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Down By the Boardwalk: A Guide to Venice Beach

Down By the Boardwalk: A Guide to Venice Beach

Venice… where you can take a vacation from LA without… uhh, leaving LA. You know the canals, you know the boardwalk… but there’s way more to this hippie-turned-haute enclave on the Pacific. Amazing shopping, food, coffee, things to do… you name it, Venice has it. Here’s how to spend the ultimate weekend down by the boardwalk (without actually having to go to the boardwalk).

Start your day the way any Venice local would… in the water. Whether you’re hanging ten for the first time or a bonafide surfer brah, Kapowui Surf Club will teach you a thing or two about gnarin up some waves. They’ll supply the equipment and surf-obsessed staff, so all you need to bring is your readiness to shred. 

Just off the boardwalk is Menotti’s, which serves up some of the best coffee in all of LA (yes, it even competes with the hip cafes of the East). You can’t go wrong with any of the standard espresso drinks on the menu, but be sure to ask about any off-the-menu specials, which change every month. Whatever you order, enjoy it in the old school space, which has a pretty extensive record collection playing in the background. 

You’ll probably want to fuel up after a morning of catching waves, and the perfect place to do it is at Great White. Rub elbows with fellow surfers (you’re a surfer now, own it!), local families, and bloggers (ugh) at this new but already beloved Venice spot, serving up everything from light plates like the instagram icon blue smoothie bowl, to heartier post-surf options like the dope breakfast burrito or open face brekkie sandwich. 

Now it’s time to get to know the hood. Take a stroll up and down Venice’s “walk streets”, pedestrian-only streets between Pacific Ave and the beach, full of charming original Venice homes. 

After some walking, head over to the heart of Venice’s shopping scene, Abbott Kinney, which is lined with independent boutiques and stellar restaurants. Places not to miss are Bazar (a tiny shop packed with antique furniture, textiles, and racks of hard-to-find Japanese brands for both men and women), Heist and Satine (expertly curated multi brand boutiques), Tortoise General (beautiful Japanese products for the home), Garrett Leight (for classic Venice Beach sunglasses from the original shop), Burro (for gifts, cards, books, souvenirs, and stocking stuffers), and The Piece Collective (a beachy white washed bungalow with bohemian beachwear and jewelry as well as goods for the home).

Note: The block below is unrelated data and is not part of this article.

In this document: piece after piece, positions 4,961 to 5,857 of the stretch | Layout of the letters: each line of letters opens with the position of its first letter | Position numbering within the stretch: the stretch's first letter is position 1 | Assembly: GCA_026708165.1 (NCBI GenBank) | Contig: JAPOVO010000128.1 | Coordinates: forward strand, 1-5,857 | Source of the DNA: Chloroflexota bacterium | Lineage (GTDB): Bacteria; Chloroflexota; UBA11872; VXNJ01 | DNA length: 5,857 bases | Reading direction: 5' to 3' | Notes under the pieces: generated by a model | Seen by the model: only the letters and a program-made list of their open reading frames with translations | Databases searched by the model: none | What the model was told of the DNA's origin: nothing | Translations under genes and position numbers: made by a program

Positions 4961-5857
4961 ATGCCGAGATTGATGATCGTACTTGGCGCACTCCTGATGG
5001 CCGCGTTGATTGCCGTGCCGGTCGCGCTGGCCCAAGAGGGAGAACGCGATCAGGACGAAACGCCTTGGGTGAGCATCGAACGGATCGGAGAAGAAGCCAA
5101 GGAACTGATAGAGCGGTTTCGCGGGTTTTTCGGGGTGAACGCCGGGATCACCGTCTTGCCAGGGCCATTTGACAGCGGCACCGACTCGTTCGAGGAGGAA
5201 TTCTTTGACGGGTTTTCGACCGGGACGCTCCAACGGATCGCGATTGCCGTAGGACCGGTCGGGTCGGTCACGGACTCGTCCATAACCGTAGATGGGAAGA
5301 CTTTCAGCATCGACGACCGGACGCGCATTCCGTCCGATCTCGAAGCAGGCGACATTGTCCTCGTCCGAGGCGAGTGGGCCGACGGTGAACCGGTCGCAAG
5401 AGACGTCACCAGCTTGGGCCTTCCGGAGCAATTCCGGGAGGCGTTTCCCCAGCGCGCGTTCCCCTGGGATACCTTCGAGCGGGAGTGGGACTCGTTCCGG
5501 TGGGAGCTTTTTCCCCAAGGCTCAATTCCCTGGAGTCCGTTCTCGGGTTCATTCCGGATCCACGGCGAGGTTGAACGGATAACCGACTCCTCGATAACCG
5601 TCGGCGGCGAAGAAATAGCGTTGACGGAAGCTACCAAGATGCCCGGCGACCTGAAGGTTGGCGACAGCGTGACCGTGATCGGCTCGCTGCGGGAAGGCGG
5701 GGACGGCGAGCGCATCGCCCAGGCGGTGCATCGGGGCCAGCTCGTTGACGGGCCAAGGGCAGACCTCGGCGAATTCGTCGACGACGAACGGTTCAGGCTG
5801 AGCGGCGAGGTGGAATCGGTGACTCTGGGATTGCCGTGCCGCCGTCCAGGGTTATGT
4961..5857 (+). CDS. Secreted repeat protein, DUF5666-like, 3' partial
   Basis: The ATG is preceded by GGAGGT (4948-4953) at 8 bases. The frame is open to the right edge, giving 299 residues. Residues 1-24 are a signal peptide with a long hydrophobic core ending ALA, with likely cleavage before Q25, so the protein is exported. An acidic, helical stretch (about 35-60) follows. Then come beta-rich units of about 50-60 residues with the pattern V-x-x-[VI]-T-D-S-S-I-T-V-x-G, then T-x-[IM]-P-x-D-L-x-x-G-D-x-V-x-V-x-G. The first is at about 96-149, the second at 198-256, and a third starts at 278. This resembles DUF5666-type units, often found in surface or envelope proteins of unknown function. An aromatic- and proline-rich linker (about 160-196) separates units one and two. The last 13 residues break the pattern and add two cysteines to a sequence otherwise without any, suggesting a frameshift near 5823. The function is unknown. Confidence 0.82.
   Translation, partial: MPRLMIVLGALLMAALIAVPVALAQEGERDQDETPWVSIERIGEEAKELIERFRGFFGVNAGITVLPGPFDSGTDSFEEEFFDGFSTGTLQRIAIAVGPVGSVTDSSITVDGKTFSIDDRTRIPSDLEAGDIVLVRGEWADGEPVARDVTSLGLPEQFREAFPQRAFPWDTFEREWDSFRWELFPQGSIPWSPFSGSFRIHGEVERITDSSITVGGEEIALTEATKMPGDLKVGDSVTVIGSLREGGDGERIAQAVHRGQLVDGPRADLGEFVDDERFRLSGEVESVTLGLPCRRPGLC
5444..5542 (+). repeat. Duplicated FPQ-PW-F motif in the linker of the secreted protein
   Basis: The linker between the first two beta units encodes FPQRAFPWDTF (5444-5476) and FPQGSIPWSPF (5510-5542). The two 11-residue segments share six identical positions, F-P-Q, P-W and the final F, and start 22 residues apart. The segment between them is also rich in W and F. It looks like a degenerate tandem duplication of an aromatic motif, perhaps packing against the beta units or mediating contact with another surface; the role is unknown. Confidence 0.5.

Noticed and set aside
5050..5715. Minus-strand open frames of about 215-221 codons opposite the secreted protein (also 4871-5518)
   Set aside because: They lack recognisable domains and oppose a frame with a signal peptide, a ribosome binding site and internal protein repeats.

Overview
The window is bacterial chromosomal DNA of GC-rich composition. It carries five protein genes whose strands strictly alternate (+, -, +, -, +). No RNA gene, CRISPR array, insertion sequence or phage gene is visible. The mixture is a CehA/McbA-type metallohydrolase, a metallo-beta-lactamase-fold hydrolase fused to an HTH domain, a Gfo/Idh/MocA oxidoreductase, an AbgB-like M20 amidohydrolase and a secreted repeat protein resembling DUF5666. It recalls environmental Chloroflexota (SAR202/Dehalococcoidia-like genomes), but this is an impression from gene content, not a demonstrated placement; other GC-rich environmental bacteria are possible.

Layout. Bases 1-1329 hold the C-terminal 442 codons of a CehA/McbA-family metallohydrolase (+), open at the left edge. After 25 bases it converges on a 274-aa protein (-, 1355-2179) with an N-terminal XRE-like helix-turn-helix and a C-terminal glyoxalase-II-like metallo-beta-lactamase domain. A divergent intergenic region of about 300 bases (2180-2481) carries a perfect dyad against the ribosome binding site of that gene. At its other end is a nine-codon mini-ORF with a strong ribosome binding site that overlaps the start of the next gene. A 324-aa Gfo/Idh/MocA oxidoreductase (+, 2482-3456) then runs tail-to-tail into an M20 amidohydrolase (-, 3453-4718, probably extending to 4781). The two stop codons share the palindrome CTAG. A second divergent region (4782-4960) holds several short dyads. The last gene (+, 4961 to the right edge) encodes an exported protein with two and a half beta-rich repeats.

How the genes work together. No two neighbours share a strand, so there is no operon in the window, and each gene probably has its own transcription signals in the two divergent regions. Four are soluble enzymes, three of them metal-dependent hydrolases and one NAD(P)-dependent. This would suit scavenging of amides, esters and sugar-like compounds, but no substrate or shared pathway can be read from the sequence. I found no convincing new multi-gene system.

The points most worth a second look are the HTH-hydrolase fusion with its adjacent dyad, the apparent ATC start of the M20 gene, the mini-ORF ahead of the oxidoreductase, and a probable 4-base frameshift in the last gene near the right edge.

Hungry from all the shopping? Good! Gjusta is the place you’ll want to go - order anything on the menu (highly recommend the mushroom bowl!), but be sure not to skip out on the incredible baked goods for dessert. And while you’re at it, grab some cookies to take home (i.e. eat in about 25 minutes) and thank me later.

Walk off lunch by checking out the canals which lend Venice its name. The man-made canals were built in 1905 in an effort to recreate the feeling of Venice and are now a historic district, lined with both colorful original houses and modern new constructions. Once you’ve checked out the canals… it’s time to get off your feet, and travel the Venice way… by bike or bird! Not a literal bird… Venice’s most recent addition is a slew of bikeshare-like electric scooters, or “Birds”, scattered around the neighborhood. (You’ve probably seen them by now). All you need to do is download the “Bird” app, scan the barcode on one of the scooters, and you’re ready to go. It’s the ultimate way to cruise along the beach, while enjoying the chaos of the boardwalk from afar and taking in the salty ocean breeze. If scooters aren’t your thing… pick up a bike from one of the many rental shops along the boardwalk. Either way, the beach is where you’ll want to be at this hour of the day to take in the pinky hues of the west coast sunset. 

Finish off your night by heading back to Abbott Kinney and enjoying pizza and seasonal veg at Gjelina, Japanese-inspired small plates at MTN, or homemade pasta at Felix. Cap off the night with a drink at Del Monte, an actual prohibition era speakeasy that opened in 1915, located in the basement of Townhouse restaurant. If you’d rather be above ground (quite high off the ground), head to High Rooftop Lounge, the rooftop bar at the top of Hotel Erwin for drinks and a view. 
 

 

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